Space, Power density and redundancy are three highly important facets of any successful data center. Today I will turn my focus toward space. Data center raised floor space can be very hard to come by. Whether you are designing the most efficient layout for an enterprise center, allocating cage space for a colocation center or arranging an environment with in a cage, space is important. Most often more space cannot be added and when it can the cost will generally be substantial. Therefore it is paramount to effectively use all the space available at a given center. This is not always easy. Equipment on the floor such as PDUs, RPPs, CRACs and CRAHs can get in the way. Access clearances need to be provided and take up additional space beyond the footprint of the equipment itself. Structural pillars can present an obstacle to the overall space layout. Also cages that separate environments at colocation sites need to be taken into account. For various reasons data center floor layouts can change over time. Replacing old equipment with newer equipment that has a smaller foot print or customer turnover are just a few examples. Changes on the raised floor can leave equipment in the way of utilizing raised floor space most efficiently over time. Most people would not think to move critical IT infrastructure, however doing so can lead to more usable and revenue generating space.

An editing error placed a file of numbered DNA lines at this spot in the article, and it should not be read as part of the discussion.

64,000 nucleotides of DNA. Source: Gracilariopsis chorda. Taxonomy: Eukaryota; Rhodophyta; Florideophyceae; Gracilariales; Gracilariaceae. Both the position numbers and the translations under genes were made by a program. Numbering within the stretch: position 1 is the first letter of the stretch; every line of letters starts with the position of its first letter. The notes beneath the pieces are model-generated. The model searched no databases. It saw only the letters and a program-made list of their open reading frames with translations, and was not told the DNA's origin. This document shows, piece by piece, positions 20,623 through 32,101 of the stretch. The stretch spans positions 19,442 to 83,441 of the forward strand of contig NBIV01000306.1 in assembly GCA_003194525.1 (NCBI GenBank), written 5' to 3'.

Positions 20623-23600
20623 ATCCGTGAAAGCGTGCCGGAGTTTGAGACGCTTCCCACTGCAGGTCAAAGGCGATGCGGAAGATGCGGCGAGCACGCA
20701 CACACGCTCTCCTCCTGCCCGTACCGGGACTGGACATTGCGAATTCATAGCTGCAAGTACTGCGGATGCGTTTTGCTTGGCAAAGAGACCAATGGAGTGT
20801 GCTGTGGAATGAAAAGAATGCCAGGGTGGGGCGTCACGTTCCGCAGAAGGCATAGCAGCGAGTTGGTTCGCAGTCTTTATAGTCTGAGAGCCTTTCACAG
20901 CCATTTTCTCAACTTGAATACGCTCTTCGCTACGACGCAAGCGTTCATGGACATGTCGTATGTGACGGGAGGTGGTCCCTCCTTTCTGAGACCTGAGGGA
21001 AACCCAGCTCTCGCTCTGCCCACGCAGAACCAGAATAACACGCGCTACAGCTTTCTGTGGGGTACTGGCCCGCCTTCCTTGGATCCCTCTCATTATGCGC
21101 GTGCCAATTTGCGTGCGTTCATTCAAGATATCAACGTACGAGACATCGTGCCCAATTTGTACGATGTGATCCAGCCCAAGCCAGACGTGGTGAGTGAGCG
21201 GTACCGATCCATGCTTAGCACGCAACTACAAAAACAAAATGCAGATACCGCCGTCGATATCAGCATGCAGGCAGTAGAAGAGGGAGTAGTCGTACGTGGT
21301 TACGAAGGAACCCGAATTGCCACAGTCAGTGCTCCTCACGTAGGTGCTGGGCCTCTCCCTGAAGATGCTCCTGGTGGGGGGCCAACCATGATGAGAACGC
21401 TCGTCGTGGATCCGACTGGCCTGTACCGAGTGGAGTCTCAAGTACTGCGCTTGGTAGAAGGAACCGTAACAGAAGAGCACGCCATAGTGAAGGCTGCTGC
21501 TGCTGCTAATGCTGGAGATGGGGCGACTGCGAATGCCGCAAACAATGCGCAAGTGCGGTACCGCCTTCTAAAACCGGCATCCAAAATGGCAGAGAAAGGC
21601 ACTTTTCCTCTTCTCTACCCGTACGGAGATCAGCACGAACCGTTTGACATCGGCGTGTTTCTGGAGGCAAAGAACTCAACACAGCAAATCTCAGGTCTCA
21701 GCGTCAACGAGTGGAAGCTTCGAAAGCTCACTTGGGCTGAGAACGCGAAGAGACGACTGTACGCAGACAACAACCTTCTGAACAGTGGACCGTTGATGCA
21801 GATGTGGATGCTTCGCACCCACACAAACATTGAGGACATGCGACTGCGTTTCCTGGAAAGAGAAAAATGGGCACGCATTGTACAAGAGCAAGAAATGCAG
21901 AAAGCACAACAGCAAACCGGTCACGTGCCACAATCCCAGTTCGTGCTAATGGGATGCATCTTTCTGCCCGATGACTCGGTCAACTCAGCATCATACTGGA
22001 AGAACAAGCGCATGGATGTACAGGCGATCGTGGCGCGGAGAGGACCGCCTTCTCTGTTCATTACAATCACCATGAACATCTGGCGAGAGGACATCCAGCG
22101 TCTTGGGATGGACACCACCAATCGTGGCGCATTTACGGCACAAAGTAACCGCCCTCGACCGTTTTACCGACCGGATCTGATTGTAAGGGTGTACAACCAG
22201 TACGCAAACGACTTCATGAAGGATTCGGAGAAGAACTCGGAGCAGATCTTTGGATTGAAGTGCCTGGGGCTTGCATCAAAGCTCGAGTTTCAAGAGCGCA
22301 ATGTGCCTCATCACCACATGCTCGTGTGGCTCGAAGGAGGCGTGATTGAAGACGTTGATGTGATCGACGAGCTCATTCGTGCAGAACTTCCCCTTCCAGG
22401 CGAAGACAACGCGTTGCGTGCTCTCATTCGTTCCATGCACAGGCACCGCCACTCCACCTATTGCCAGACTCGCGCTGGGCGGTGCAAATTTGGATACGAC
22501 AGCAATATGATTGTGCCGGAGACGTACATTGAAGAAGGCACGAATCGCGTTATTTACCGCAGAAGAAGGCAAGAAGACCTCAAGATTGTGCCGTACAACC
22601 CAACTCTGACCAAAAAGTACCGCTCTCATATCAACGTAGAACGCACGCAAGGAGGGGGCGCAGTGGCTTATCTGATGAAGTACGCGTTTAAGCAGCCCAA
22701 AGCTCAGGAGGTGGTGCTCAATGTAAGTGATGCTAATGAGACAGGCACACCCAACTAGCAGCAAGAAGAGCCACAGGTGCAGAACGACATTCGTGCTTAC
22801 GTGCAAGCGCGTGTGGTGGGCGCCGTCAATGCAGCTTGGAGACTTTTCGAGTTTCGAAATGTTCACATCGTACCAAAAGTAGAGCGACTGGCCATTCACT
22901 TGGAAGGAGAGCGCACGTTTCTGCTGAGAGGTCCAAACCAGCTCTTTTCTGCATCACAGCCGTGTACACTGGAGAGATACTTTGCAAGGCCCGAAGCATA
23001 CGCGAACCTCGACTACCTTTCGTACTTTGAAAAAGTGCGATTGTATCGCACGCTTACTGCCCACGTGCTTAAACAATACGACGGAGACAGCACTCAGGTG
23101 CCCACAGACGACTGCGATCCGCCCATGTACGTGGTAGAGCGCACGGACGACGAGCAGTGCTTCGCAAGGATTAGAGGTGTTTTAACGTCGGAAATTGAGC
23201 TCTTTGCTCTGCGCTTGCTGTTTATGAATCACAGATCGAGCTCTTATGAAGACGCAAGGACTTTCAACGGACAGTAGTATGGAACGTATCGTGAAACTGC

Continue reading The Raised Floor Perspective-Utilizing Raised Floor Space

PUE 1.0: Mission Impossible. But how low can you go?

Everyone knows how hard it is to continue to improve PUE. I’ve even included a graphic representation of how spending can influence your PUE:spendvspueSo we all know our struggles, and as the industry matures it becomes easier to increase efficiency under a given budget constraint. But the general idea, that every dollar spent has less impact than the dollar before it (save for some hurtle points) in general will hold true.